The geopolitics of natural gas resources in East Mediterranean
Omid Shokri Kalehsar
Currently, Mediterranean coastal countries are increasingly seeking to extract gas from the Mediterranean seabed. As the first step, these countries have undertaken numerous excavations for domestic consumption to sell the gas in a regional consumption market such as the European Union if domestic infrastructure is provided in the coming years.
In the meantime, some countries will have the opportunity to take advantage of their right to transport gas to the consumer market, and by diversifying their sources of gas, will be able to guarantee their energy security.
The discovery of new energy sources has always provided governments with an opportunity to invest in these fields in a timely manner, to meet their domestic needs to a certain extent and to have more bargaining power to sell them locally and globally.
The growing need of major energy-consuming countries has always been an important factor in determining the market for old and new energy sources. Today, increasing the share of natural gas in the energy basket of major consumer countries has led to a shift in the geopolitics of energy from oil to gas, and huge gas resources in the Mediterranean can also be an important part of the geopolitical shift of energy from oil to gas.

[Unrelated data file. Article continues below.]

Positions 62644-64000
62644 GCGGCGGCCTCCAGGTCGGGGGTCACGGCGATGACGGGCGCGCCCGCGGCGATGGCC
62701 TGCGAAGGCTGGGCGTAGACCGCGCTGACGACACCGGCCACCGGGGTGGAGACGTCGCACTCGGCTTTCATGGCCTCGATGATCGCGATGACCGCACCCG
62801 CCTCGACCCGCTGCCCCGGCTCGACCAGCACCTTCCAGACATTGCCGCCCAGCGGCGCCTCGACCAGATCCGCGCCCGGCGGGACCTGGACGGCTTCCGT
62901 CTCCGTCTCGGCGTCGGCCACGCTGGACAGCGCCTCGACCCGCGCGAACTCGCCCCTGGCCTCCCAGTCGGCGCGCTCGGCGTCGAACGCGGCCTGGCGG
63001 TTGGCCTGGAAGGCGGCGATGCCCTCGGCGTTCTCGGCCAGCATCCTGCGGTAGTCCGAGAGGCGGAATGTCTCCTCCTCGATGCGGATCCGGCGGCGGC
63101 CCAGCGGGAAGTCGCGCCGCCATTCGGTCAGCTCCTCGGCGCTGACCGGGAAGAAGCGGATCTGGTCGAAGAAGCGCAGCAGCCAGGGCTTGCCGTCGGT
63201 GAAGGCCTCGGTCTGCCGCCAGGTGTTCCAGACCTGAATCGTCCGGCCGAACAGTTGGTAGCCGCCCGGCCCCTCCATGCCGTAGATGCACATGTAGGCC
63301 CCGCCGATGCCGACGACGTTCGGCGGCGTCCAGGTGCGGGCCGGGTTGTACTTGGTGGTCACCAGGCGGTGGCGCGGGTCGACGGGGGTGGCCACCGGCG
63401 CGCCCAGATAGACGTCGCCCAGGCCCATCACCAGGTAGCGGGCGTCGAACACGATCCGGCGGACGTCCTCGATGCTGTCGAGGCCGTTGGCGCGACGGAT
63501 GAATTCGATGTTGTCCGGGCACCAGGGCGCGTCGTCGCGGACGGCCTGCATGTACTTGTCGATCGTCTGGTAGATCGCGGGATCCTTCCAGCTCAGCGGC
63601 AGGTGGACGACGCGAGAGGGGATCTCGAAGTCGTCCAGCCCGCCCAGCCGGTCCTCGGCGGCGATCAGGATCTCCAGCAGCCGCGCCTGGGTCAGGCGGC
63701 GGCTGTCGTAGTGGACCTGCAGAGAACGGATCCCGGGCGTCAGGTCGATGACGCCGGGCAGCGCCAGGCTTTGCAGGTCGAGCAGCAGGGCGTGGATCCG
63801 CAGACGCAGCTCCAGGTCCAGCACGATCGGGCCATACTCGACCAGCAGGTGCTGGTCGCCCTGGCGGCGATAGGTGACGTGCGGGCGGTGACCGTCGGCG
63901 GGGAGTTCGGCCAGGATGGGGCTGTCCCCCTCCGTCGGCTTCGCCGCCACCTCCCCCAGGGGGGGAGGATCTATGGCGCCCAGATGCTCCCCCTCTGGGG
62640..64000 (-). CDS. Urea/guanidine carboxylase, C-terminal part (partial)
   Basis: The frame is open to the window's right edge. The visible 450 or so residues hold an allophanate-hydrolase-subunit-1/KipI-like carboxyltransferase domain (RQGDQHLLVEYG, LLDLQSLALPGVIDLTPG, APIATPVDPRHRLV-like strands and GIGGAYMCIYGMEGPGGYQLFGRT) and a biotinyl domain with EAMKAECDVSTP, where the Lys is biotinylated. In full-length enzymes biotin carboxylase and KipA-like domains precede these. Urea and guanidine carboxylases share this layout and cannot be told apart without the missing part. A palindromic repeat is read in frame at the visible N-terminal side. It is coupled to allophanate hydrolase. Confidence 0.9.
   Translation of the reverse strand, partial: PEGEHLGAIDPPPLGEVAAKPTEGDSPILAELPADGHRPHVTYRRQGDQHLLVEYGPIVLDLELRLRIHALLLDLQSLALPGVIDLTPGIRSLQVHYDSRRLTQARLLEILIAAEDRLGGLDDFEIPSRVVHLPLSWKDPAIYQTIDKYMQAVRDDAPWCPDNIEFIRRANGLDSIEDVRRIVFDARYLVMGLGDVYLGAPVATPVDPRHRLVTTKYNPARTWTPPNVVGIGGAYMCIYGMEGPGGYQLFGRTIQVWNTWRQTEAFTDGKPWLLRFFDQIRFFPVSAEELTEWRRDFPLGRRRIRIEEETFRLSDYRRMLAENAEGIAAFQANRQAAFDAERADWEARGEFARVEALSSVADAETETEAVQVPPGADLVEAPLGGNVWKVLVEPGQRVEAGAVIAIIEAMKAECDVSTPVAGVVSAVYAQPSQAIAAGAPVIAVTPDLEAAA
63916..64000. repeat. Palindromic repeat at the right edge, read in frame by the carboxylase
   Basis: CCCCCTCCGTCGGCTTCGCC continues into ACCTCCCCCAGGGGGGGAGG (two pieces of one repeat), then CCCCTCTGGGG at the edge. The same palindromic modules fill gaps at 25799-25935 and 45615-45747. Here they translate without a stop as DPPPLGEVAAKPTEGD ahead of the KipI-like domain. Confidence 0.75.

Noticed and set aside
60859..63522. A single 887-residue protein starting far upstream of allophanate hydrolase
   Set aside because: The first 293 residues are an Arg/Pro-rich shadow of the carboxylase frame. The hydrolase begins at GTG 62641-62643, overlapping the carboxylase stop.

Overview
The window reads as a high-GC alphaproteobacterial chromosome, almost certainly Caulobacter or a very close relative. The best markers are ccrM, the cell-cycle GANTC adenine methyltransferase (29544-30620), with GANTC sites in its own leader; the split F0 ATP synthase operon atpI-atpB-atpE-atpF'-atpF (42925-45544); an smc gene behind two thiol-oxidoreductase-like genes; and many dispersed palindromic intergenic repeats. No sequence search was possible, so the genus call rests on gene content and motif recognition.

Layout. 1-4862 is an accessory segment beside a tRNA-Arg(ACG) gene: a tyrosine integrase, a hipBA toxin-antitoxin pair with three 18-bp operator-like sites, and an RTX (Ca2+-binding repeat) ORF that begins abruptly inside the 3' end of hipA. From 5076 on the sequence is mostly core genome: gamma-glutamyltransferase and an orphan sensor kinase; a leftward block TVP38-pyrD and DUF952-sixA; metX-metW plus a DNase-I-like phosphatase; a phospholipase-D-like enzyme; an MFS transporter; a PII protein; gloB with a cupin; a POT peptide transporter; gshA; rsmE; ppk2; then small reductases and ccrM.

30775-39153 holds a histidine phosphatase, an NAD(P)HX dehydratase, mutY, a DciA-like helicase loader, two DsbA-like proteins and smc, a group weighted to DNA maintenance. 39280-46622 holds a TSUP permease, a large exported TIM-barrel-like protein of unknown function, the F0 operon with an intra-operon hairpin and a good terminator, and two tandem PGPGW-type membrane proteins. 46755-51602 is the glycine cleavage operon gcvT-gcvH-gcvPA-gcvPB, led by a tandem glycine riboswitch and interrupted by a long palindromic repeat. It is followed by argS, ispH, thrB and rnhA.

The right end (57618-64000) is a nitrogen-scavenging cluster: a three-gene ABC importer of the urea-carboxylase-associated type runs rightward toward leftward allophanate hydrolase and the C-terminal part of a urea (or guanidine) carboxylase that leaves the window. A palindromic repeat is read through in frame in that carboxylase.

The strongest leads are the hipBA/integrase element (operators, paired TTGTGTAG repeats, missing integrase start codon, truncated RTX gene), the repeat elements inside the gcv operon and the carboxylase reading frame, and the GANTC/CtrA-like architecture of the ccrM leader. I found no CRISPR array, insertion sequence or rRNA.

Increased gas exploration activities in the region have increased the competitiveness of coastal states in those areas. Recent excavations in Turkey, on its coasts and in specific areas near the Turkish Cypriot sector, are being followed with sensitivity by Greece and the Greek Cypriot sector. Increasing Turkish activity in the region, if combined with the discovery of gas resources, could lead to a shift in the balance of power in the region.
The need for joint investment in the exploitation and export of energy resources in the region has also created new political and economic polarization in the region. In recent years, numerous meetings have been held between the Greek, Cypriot and Israeli authorities. The purpose of the meeting was to strengthen cooperation between the three countries, especially regarding Mediterranean energy resources.
Israel has developed a special plan for the use of gas resources in the Mediterranean. In the same year, a similar meeting was held in Cairo with Israeli leaders, Greece and Egypt, whose main focus was on exploiting the resources of the Mediterranean. Turkey’s political differences with these countries have made it unable to play an active role in the region’s energy equations for some time.